After being drawn into a scandal over alleged predatory loan practices of Wells Fargo, talk show host Tavis Smiley has cut all ties to the financial company.

Smiley, who hosts shows on both PBS and Public Radio International, began working with Wells Fargo in 2005 as a speaker at wealth-building seminars for African Americans. A lawsuit recently filed by Illinois Attorney General Lisa Madigan charges that these seminars were marketing schemes to peddle subprime mortgages to minorities and "part of the bank’s overall illegal and discriminatory practice of steering black and Hispanic borrowers into riskier and more expensive loans," according to the Washington Independent.

“Basically we were just speakers for hire,” said Kelvin Boston, host of the American Public Television series Moneywise, who also appeared at the seminars. “We didn’t have any role or any control over what else happened. The main point is that we were not involved in any of their discussions or in anything they sold.”

"I cut everything off with Wells Fargo," Smiley told journalism blogger Richard Prince [scroll down here], as the Independent's story began circulating on the blogosphere last week. The move cost "a lot of money," Smiley added, but he didn't know how much. Wells Fargo had sponsored Smiley's weekly PRI series and his annual "State of the Black Union" conferences, televised by C-SPAN.

In a written statement, Smiley said the mission of his media company is "to empower and speak for the underserved" and it "always will support any official and credible investigation of allegations of any company accused of disrespecting communities of color with discriminatory practices."

The Washington Independent is an online publication of the Center for Independent Media and staffed by a team of blogger/reporters who specialize in politics, policy & business reporting.

And the most Emmys go to: Little Dorrit!

Little Dorrit, the BBC/PBS/WGBH Dickens adaptation considered an Emmy underdog, actually walked away with seven statuettes: Best miniseries, directing, writing, art direction, casting, cinematography and costumes. The stunning victory for the Masterpiece miniseries even bested such powerhouses as Mad Men and 30 Rock. Here's a clip of just one of the acceptance speeches, and a list of all the winners. Other pubcasting winners: American Masters for original main title theme music, and Great Performances for nonfiction series. UPDATE: PBS's Joe Miller, senior associate of primetime publicity and awards, tells Current the network will be re-posting the miniseries on the PBS Video site on Thursday, and refeeding it to stations sometime this week.

Sep 20, 2009

A growing Ken Burns' backlash?

With the PBS premiere of Ken Burns' much anticipated National Parks: America's Best Idea quickly approaching, The Los Angeles Times is examining the filmmaker, his approach and his subject matter. "Though he's generally respected by critics and scholars," the paper said, "a backlash has been building, dismissing him as middlebrow, charging that he's repeating himself, that he's too earnest, too dark or naively patriotic." As Tim Page of The Washington Post wrote of Burns' 2001 film Jazz, in which Burns presented the improvisational music as a mirror of American culture, "This sort of unreflected populist Hallmark-ese seems a strange mixture of New Deal and New Age, and I don't believe it for a moment."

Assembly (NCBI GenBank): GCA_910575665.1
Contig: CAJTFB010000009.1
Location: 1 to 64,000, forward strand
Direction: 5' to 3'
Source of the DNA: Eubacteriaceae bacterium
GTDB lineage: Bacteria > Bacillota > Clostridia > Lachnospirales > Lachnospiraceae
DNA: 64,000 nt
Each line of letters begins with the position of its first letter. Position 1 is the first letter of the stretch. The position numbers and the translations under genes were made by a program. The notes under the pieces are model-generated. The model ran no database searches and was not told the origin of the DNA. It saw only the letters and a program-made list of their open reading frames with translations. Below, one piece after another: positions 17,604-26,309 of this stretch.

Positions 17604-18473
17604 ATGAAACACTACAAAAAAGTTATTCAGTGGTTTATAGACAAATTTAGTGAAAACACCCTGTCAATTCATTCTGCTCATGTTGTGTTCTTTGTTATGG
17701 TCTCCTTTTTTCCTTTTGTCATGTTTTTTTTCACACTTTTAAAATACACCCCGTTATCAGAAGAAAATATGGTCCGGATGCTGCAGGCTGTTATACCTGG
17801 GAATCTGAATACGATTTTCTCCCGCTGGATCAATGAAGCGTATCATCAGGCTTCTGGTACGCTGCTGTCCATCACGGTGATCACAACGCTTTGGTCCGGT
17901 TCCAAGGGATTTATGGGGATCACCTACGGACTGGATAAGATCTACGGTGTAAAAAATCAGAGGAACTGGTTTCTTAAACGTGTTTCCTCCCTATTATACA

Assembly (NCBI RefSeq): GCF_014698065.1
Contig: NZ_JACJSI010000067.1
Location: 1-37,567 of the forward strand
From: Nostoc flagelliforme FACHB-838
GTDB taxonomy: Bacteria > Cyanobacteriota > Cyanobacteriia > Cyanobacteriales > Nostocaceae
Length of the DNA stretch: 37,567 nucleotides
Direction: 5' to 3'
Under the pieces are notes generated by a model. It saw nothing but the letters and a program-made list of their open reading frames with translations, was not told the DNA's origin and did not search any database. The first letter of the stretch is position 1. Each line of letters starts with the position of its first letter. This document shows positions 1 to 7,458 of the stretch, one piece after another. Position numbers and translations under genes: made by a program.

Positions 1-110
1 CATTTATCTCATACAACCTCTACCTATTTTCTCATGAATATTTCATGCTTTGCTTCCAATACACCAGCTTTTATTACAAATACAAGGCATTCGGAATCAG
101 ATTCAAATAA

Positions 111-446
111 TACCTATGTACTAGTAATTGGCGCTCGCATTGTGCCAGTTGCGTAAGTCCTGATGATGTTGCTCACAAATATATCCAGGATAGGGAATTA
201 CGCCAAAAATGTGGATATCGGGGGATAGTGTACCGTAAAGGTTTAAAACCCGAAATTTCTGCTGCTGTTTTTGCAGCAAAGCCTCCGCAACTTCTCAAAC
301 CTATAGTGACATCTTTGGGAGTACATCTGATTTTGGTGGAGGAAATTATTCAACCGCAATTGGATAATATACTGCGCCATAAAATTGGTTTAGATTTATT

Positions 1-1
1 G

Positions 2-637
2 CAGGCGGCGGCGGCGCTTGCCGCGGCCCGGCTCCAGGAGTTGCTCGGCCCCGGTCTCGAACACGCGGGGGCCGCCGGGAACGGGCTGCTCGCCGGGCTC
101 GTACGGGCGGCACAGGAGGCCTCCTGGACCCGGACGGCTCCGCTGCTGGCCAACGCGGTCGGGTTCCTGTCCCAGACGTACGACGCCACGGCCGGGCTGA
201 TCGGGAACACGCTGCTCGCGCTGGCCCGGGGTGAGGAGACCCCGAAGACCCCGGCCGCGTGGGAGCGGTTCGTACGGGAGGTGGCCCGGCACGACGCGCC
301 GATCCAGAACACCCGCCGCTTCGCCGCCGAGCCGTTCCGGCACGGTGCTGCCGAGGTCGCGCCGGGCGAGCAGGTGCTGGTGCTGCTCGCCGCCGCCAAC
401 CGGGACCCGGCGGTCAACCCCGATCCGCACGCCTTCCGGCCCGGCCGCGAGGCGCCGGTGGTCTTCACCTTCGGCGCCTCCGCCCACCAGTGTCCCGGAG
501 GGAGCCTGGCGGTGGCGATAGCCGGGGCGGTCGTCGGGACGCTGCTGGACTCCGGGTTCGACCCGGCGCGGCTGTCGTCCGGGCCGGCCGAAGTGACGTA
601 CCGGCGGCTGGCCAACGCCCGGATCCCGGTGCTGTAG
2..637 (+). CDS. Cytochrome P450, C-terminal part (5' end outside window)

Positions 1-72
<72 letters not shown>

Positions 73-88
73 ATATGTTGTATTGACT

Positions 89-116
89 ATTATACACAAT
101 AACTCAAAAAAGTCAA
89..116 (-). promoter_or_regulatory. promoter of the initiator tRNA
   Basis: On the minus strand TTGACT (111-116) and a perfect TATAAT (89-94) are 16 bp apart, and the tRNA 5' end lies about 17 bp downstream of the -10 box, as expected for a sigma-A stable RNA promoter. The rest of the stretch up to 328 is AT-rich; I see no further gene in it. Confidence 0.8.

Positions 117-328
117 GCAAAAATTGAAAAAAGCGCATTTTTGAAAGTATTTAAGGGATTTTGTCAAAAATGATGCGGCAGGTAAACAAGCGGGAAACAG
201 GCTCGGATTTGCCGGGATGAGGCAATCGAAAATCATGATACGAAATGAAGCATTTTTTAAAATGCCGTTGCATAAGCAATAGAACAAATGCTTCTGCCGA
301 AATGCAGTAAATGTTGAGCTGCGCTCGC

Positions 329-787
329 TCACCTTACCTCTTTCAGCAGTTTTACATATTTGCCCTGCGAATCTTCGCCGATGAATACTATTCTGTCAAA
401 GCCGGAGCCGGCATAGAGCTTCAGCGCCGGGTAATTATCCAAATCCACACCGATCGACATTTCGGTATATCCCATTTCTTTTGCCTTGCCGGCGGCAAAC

Sep 18, 2009

Special ALMA award goes to Latino Public Broadcasting

Latino Public Broadcasting has received a 2009 National Council of La Raza ALMA Special Achievement Award for its body of work for the year starting June 2008 in the development, support, and promotions of Latino-themed documentaries on public television. LPB Chairman Edward James Olmos and Managing Director Luis Ortiz accepted the honor during the ALMA pre-show on Thursday. The ALMA Awards show with hosts Eva Longoria Parker and George Lopez airs at 8 tonight on ABC.

Liza coming to public television

Liza Minelli's Las Vegas show "Liza's at the Palace" will be shot for distribution by American Public Television, Playbill reports. The Tony-winning production will be available to stations in November, then released on home video in 2010.

Sep 17, 2009

This American Life departing Showtime, host Ira Glass says

Ira Glass, host of pubradio phenom This American Life, somewhat accidentally revealed last night that its Showtime version is ending. "I don't know if I can say this yet, but we've asked to be taken off of television," Glass told the audience at a panel discussion in Manhattan that included several of the show's senior producers. As reported by FishbowlNY, Glass said that despite its four recent Emmy nods, the TV version would not continue. "Most journalism is about things that already happened, as it turns out," he said. "But with television, you want to capture it while it's happening."

Internet security firm detects malware on PBS page, report says

Network World, a news provider for network and IT professionals, is reporting that the Internet security firm Purewire has discovered malware in the PBS Kids' Curious George web page. Purewire researcher Nidhi Shah told the news site that the company first observed a malware, or malicious software, infection on Monday when a Purewire customer's computer picked it up. The log-in at the Curious George page may produce an error message that drags the user to a domain where "an attempt to exploit vulnerabilities on the user’s desktop applications is made," according to the news report. A PBS rep said it is aware of the problem, which should be fixed by Friday afternoon.